- an entire 1.25-lb package of chicken
It came out really, really good.
I really liked how easy it was to follow this recipe. As I made it, I realized there were basically three main steps, which could be adapted to make all different kinds of soups: (Yep… definitely still a beginner here!). Anyway:
1. Cook chicken broth, scallions, and rice
2. Make the creamy bechamel-inspired sauce
3. Combine everything at the end. For me, using pre-cooked chicken and bacon makes the recipe a little bit easier to follow, since I don’t have to worry about the meat getting fully cooked in the broth.
It came out great, and I’d definitely make it again. (I think next time I might add some chopped carrots in at step 3).
Anyway, that’s all for now! If you want to know more, be sure to check out the original recipe! Bon Appetit!
I’ve decided to treat this food blog as sort of a scrapbook– not only to share recipes, but also to save tips & tricks that resonate with me.
In this post, I wanted to “scrapbook” the idea of baking chickpeas in the oven, with olive oil, salt and pepper, before incorporating them into a larger dish.
(This little tidbit was part of a larger Blue Apron recipe called “Spicy Chicken & Carrots, with Harissa, Dates, and Chickpeas“).
You coat the chickpeas with olive oil and roast at 425 for approximately 25 minutes. Add salt and pepper to taste afterwards. They were honestly pretty good just like this, right out of the oven.
However, the actual recipe calls for you to mix the chickpeas with rice and chopped parsley to make a little rice salad.
The rice and chickpeas are then served as a side to the main dish– spicy chicken and carrots.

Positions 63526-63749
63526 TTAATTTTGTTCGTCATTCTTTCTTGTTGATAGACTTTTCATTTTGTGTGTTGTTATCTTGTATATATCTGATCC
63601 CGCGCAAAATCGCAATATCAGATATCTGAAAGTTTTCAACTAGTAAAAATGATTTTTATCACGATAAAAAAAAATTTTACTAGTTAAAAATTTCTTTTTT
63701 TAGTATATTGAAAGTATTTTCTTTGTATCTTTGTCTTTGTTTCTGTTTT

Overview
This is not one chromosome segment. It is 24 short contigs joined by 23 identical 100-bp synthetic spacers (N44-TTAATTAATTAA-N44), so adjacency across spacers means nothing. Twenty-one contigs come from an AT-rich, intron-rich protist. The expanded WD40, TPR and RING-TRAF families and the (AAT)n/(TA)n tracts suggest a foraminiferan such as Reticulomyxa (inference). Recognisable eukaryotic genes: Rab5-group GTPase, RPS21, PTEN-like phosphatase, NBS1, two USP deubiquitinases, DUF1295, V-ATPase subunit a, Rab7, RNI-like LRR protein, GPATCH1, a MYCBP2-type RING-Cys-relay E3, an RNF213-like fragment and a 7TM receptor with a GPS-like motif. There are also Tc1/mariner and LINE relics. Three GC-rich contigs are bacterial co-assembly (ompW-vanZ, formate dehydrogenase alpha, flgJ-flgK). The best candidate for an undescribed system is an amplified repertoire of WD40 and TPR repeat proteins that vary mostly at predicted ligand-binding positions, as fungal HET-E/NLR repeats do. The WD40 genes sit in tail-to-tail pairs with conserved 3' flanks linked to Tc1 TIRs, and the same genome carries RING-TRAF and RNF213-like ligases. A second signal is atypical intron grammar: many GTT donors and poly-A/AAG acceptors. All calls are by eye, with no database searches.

Overall this dish was really good– I’ll have to review it in another post!
Note: Another baked chickpea dish which I really want to try is this Baby Kale Salad with Lemon, Parmesan, and Crispy Roasted Chickpeas
This little recipe is actually another great snippet from a larger Blue Apron recipe. I don’t always have the time to re-create and shop for an elaborate meal, so I’m trying to pick out useful ideas that I can easily incorporate into my own meal creations in the future.
This chicken recipe was super simple and easy.
Basically, you start by searing chicken breasts or thighs in a pan with olive oil, salt, and pepper to taste.
Once the chicken has been thoroughly browned, you set it aside but leave the liquid and browned bits (“frond”) in the pan to create the base for the sauce.
You then melt 2 tablespoons of butter in with the frond:
Once the butter is mostly melted, you add in chopped sage leaves and almonds (Ok, I forgot to chop them before taking this picture, but ideally you should chop them into fine pieces!).
Once all three ingredients are browned and thoroughly combined, you can use as a topping on the chicken, as well as on your side dish.
Blue Apron combined this chicken with the autumn vegetable hash I described in my last post– this garnish worked well on all of it.
That’s all for now! Happy cooking!
So… technically, this recipe was part of a Blue Apron recipe. (I know, I’m the laziest food blogger ever). But I would totally make this again as part of a stand-alone dish, so, I’m modifying it:
What you need:
- one butternut squash
- 2-3 Yukon gold potatoes
- 1-2 apples
Start by cooking the squash and potato, as they take longer to cook. Chop into small pieces and coat with olive oil. Add salt and pepper to taste, then bake on a baking sheet at 475 degrees.
After 15-20 minutes, the vegetables should begin to look browned. Then you just stir in the apple pieces for another 10 minutes or so, until everything looks done.
That’s it! Blue Apron paired this side dish with pan-seared chicken with a browned butter, almond, and sage sauce— I may have to document that in another post!